Huawei Pay South Africa Zapper
(Photo by Jakub Porzycki/NurPhoto via Getty Images)
  • Huawei Pay launches on Thursday 3 December, connecting smartphones with Zapper’s mobile payment service.
  • Smartphone users will be limited to scanning QR codes but Huawei plans to introduce tap technology shortly after rollout.
  • Samsung, which leads the local smartphone market, launched its own digital wallet in 2018 and is compatible with most payment methods.
  • For more stories go to www.BusinessInsider.co.za.

Huawei will launch its mobile payment service in South Africa on Thursday 3 December 2020. The Chinese telecommunications giant, which has a strong foothold in South Africa’s mid-level smartphone market, will present its secure point of sale application in partnership with Zapper.

Following in the footsteps of Google, Apple, and Samsung, Huawei Pay looks to infiltrate the digital payment arena by replacing card transactions with a quicker scan option. While Huawei intends to include near field communications technology (NFC) – which allows users to tap card machines with their mobile devices to process payments – the initial rollout will only feature QR code scan functionality.

To make use of this function, users will need to download the Huawei Wallet app from the Huawei AppGallery. This feature is only compatible with the Zapper mobile payment system, which, according to Mastercard, is present in more than 20,000 stores across the country.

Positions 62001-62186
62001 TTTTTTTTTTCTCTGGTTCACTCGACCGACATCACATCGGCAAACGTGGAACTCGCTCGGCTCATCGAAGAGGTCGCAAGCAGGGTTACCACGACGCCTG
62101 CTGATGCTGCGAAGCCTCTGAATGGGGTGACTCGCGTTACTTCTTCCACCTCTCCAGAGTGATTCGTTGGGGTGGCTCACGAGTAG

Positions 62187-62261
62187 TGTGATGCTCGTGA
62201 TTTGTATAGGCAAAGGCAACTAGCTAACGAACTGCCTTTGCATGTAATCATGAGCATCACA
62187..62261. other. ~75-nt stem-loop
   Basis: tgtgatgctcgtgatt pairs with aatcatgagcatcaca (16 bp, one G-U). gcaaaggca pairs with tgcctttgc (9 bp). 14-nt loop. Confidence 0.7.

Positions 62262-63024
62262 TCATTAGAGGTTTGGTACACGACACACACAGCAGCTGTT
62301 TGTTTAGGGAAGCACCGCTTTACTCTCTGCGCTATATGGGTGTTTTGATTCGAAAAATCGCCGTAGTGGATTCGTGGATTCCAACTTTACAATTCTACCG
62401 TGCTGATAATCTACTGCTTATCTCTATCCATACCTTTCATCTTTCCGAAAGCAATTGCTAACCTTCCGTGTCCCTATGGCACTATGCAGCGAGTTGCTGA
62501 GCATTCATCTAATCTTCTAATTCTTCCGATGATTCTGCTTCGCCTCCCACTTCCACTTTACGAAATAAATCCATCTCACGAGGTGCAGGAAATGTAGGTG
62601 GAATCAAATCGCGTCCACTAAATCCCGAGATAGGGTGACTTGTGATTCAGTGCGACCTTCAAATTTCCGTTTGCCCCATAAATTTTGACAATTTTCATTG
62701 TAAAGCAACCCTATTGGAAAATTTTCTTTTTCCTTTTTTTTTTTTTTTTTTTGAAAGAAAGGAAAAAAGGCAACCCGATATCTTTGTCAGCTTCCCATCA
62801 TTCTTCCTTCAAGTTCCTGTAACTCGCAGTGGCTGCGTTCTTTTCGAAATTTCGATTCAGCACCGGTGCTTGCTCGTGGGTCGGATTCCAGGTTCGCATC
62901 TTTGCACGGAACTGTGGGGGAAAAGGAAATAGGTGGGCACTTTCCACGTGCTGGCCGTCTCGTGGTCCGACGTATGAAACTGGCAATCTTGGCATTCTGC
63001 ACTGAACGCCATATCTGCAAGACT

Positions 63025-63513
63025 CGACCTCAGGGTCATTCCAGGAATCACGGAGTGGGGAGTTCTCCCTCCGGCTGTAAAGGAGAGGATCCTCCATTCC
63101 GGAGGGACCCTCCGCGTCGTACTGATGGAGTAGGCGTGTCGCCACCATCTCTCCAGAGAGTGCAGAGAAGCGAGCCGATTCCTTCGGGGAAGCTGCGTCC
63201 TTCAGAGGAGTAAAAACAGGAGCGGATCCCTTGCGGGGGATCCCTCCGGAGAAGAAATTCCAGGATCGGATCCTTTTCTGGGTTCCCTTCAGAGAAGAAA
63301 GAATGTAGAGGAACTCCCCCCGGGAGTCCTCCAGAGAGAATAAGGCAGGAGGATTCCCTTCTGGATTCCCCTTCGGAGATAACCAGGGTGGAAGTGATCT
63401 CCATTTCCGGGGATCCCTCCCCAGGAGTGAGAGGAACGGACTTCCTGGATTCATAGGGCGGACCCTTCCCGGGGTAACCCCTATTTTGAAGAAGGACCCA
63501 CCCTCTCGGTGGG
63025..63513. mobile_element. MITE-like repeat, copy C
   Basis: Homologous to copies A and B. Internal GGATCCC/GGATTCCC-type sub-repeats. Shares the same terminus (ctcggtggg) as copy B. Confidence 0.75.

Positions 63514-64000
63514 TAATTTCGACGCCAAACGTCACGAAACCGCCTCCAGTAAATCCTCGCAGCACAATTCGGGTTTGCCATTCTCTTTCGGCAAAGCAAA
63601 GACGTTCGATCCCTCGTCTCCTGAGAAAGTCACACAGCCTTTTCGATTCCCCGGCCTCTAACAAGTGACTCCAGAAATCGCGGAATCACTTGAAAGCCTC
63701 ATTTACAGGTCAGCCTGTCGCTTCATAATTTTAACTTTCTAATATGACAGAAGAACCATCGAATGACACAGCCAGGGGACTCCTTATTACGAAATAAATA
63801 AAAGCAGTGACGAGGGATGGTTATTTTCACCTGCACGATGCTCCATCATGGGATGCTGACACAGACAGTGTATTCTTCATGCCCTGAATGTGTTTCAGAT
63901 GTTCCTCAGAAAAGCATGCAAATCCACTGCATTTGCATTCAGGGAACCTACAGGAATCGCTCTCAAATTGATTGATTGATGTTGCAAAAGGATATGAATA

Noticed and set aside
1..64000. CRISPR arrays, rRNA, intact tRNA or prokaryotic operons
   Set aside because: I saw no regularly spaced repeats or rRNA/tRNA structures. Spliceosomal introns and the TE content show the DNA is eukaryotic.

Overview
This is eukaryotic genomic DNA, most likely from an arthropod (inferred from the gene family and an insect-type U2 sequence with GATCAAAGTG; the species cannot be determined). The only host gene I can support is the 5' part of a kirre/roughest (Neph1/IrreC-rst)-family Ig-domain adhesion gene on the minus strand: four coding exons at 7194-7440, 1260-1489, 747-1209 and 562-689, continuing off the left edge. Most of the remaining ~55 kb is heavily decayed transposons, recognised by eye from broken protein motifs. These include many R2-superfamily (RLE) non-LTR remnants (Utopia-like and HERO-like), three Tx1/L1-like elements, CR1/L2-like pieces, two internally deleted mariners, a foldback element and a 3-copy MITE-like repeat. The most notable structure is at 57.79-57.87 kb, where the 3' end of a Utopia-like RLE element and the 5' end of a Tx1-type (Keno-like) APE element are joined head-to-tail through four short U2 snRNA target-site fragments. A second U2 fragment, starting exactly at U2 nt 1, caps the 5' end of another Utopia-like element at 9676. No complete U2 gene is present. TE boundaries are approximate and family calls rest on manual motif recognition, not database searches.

While Huawei’s foray into the digital payment sector is regarded as a positive first step, its offering lags behind that of its biggest local competitor, Samsung. Huawei’s South African smartphone sales are only eclipsed by Samsung, making competition and the drive for innovation fiercer than ever before.

Huawei’s mobile application offerings have, however, been complicated by an ongoing battle with the US government. Google Play and app restrictions have forced Huawei to reinvent.

Mobile payment services, like Zapper and SnapScan, can be downloaded as standalone applications by both Android and Apple users, making Huawei late to the party. Without device-specific NFC tap technology, Huawei Pay will struggle to compete with Samsung’s digital transaction service.

Launched in 2018, Samsung Pay is supported by all major banks, featuring NFC functionality and magnetic secure transmission (MST) technology, which allows for mobile payments on non-NFC machines. Samsung Pay also includes smartwatch integration, reducing the reliance on mobile phones at points of sale.

Both Huawei and Samsung Pay ensure secure transactions by encoding card numbers and restricting vendors from accessing banking information. Additionally, all transactions will need to be authenticated by a passcode or fingerprint, which prevents unauthorised usage in the event of a user’s phone being stolen.

With Apple and Google Pay hesitant to enter the South African market, Samsung dominates the local mobile payment service space with its accessible tap-to-pay functionality.

(Compiled by Luke Daniel)

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